It also allows for branching and defining sub – competencies, such as A1.1 and A1.2. The questions in the assessment instruments range from the CEFR levels A1 to B1. A low proportion of B1 questions was included and these have been classified with A2 questions under the heading, “A2 and higher.”

The composition of questions in the assessment instruments is as follows:

RightToRead, ReadToMe, Learn English, Spoken English, English Grammar, English Speaking

ASSESSMENT OUTCOME

The test instruments were composed of dichotomous items. Learners’ responses to every question was scored as 1 or 0, depending upon whether the learner answered the question correctly or not. No partial credits were allowed. The sum of the learners’ responses to all questions in the test was scaled to 100; providing the learners’ score. Scores from the entire sample were aggregated and the averages analyzed. (Scores were not analyzed at the individual school level owing to low population and sample sizes). We examine the outcomes for every grade separately. The metric “Improvement” is measured as the difference of the End line score from the Baseline score, as a percentage of the Baseline score.

GRADE 3 OUTCOMES

In the graphs that follow, we first examine the mean scores achieved by learners in the Baseline and the End line. We then compare the scores obtained by the Treatment group and the Control group to understand the improvement (if present) exhibited by the learners that can be attributed to ReadToMe, overall, and for each medium of instruction. Further, we perform similar comparisons among the subsets of females and males.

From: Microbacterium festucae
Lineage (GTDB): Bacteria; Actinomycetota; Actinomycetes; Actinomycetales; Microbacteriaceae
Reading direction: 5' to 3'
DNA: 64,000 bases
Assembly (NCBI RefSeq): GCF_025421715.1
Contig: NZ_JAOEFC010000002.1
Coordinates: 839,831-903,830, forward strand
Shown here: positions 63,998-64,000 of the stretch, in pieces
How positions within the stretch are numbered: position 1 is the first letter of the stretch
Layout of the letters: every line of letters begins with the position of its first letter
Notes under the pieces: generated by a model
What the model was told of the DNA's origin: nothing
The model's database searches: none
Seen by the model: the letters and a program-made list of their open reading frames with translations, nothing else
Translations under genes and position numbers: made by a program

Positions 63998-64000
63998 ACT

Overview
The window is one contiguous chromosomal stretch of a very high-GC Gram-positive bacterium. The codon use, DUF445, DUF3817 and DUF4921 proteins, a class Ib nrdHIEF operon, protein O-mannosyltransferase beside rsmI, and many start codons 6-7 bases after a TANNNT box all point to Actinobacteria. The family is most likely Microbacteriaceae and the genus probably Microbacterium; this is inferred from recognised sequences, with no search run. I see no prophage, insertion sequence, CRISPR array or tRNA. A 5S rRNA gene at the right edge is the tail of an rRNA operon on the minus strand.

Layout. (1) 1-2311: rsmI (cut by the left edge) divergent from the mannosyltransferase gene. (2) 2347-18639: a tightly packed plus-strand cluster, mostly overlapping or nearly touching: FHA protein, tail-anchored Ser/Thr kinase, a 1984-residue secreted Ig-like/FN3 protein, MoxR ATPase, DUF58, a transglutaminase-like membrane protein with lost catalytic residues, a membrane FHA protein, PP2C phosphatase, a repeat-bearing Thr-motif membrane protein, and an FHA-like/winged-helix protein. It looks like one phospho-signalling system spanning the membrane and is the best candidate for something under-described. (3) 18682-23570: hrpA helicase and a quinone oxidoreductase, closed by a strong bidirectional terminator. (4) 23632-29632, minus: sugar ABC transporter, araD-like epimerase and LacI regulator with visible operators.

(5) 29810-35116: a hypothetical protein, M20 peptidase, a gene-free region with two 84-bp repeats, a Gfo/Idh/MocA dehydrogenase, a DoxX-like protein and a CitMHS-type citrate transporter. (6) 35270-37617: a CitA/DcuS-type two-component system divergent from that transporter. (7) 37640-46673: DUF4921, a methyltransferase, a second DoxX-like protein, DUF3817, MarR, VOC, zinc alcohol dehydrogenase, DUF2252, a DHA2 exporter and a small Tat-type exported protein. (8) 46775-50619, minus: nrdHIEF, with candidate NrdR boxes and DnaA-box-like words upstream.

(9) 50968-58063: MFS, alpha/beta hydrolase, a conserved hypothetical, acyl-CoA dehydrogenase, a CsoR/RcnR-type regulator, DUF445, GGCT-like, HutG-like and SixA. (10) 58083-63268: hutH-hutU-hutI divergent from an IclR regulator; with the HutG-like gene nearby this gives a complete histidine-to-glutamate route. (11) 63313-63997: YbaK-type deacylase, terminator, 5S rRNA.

Examination of Mean Scores

In the graph that follows, the mean score obtained by the Control group (the two bars on the left) is compared with the mean score obtained by the Treatment group (the two bars on the right). As mentioned earlier, mean scores have been scaled to 100%. The improvement of the relevant group from Baseline to the End line has also been presented. A negative sign (-) preceding the improvement number indicates a lower mean score in the End line compared to the Baseline.

RightToRead, ReadToMe, Learn English, Spoken English, English Grammar, English Speaking